Frank L. Haynes Graduate Student Research Award Competition
Monday, July 20th
11:00 am - 1:30 pm (ET)
A graduate student award fund honoring the late Dr. Frank L. Haynes, long time professor of Potato Breeding and Genetics at North Carolina State University was initiated by his wife, Dr. Kathy Haynes, USDA-ARS Potato Breeder at Beltsville, MD and family to the PAA Endowment and presented at the organization’s annual meeting held July 27, 2000 in Colorado, Springs, Colorado.
The PAA has been making the Graduate student cash awards honoring outstanding student research presentations given during paper presentation sessions at the organization's Annual Meeting. Each participating student is presented a certificate showing the name of the title of presentation when they receive their evaluation from the Chair of the Graduate Student Competition Committee. Winners shall be announced at the General Business Meeting on Wednesday, July 23rd.
General Criteria for Judging
Papers and presentations will be judged on the following basis:
A. Abstract (16.6%)
B. Organization (16.6%)
C. Effective use of time (16.6%)
D. Effective use of visuals (16.6%)
E. Presentation style (16.6%)
F. Impact of the research (16.6%)
Up to five awards may be made at the discretion of the committee in the amounts of:
Sarah Lee, Michigan State University
Felix Enciso, Michigan State University
Dan Zarka, Michigan State University
David Douches, MSU
The Gametic Self-Incompatibility (GSI) System in diploid commercial potato (Solanum tuberosum) poses a substantial barrier in potato breeding by hindering the fixation of desirable alleles within potato lines which facilitates breeding efforts. A possible solution is to develop self-compatible diploid potato breeding lines which allows generation of new lines with fixed combinations of possible favorable alleles. Pollen rejection mediated by the S-RNase gene has been established as a major contributing factor in self-incompatibility in the solanum family, but we hypothesize there are other genes are involved in self-incompatibility in S. tuberosum. One of the non-S-RNase contributing factors may be the stylar-expressed protein from several candidate genes which are shown to have a role in pollen rejection in Nicotiana alata and other Solanum species. These candidate genes will be targeted for gene knockout via CRISPR-Cas9 knockout as separate transformation events. Phenotypic analysis of the self-compatibility trait will be performed using fruit set as a quantitative measure. Stylar squashes will also be observed for analysis of pollen tube growth.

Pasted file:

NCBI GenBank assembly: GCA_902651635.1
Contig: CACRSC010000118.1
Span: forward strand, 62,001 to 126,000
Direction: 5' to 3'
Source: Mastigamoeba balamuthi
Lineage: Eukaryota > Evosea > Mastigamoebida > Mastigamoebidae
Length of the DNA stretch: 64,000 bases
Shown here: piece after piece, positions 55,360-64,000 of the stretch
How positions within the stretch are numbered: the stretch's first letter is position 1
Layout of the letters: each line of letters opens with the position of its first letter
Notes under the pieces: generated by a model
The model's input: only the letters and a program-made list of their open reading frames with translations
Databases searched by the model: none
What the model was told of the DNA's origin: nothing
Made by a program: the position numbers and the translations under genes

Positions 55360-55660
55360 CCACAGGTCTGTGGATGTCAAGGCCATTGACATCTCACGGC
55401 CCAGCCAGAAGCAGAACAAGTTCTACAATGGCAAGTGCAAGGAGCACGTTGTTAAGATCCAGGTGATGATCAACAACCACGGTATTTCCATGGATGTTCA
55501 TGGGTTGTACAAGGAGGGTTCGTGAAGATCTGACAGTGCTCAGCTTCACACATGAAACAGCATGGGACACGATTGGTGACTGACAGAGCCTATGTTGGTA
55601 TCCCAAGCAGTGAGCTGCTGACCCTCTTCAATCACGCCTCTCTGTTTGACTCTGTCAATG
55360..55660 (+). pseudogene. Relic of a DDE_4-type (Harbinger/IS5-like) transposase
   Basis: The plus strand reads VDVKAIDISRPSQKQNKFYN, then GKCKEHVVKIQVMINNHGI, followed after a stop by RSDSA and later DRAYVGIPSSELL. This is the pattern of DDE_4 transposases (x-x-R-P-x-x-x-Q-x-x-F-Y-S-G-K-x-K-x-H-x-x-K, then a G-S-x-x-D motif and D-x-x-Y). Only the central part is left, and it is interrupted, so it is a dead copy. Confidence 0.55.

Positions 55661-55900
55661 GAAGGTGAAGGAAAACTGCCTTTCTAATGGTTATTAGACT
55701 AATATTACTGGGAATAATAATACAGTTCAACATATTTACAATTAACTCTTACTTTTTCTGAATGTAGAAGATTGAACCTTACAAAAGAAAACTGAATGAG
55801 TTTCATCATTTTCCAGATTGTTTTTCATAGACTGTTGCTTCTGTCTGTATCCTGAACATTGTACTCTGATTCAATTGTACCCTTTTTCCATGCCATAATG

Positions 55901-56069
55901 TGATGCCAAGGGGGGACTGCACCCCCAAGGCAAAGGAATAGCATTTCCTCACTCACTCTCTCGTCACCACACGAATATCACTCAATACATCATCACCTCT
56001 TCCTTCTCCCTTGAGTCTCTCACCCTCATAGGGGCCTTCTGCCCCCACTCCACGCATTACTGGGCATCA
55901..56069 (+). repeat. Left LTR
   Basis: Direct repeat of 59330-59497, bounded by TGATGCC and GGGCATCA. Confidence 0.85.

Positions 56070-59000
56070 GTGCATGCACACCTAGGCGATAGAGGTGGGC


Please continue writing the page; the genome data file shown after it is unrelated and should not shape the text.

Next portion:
Thilani B. Jayakody, Michigan State University
Jacob Jensen, Michigan State University
Katie Acheson, Michigan State University
Daniel Zarka, Michigan State University
Satya S. Nadakaduti, University of Florida
Robin Buell, MSU
David Douches, MSU
Genome editing reagents used in plant systems are quickly evolving, however the specificity of many of these emerging reagents have yet to be validated in crop species. In order to evaluate the target specificity of current genome editing reagents in potato, tuber expressed polyphenol oxidases (StuPPO1-4) were targeted for gene knock-out via CRISPR/Cas9, CRISPR/Cas12a, CRISPR/HypaCas9,and TALENs with a goal to compare specificity of genome-editing reagents using whole genome resequencing and evaluate genome wide off-target frequencies across reagents. Diploid potato germplasm was screened for characteristics such as high regeneration rate, self-compatibility and quality tuber traits to identify a suitable clone for gene-editing and off-target analysis. A Solanum tuberosum Group Phureja diploid clone, 1S1, developed at Virginia Tech, was selected based on the above criteria. A high quality genome assembly is required to identify off-targets; thus, to create a contiguous genome assembly, a doubled monoploid of 1S1 (DM1S1) was sequenced. Genomic DNA of DM1S1 was sequenced using Oxford Nanopore Technology and an assembly is under-way. Following assembly, Illumina 150 nt paired end reads of 1S1 with 42X coverage will be aligned to identify allelic differences in the 1S1 clone. This assembly will facilitate searching for genome wide off-target effects in this study but can also be used for future genome editing target design and comparative genomic analysis to further advance diploid breeding.
Kirk R. Amundson, University of California Davis
Michelle M. Fossi, University of California Davis
Xin Zhao, University of California Davis
Guilherme T. Braz, Michigan State University
Benny Ordoñez, University of California Davis
Isabelle M. Henry, University of California Davis
Jiming Jiang, Michigan State University
Luca Comai, University of California Davis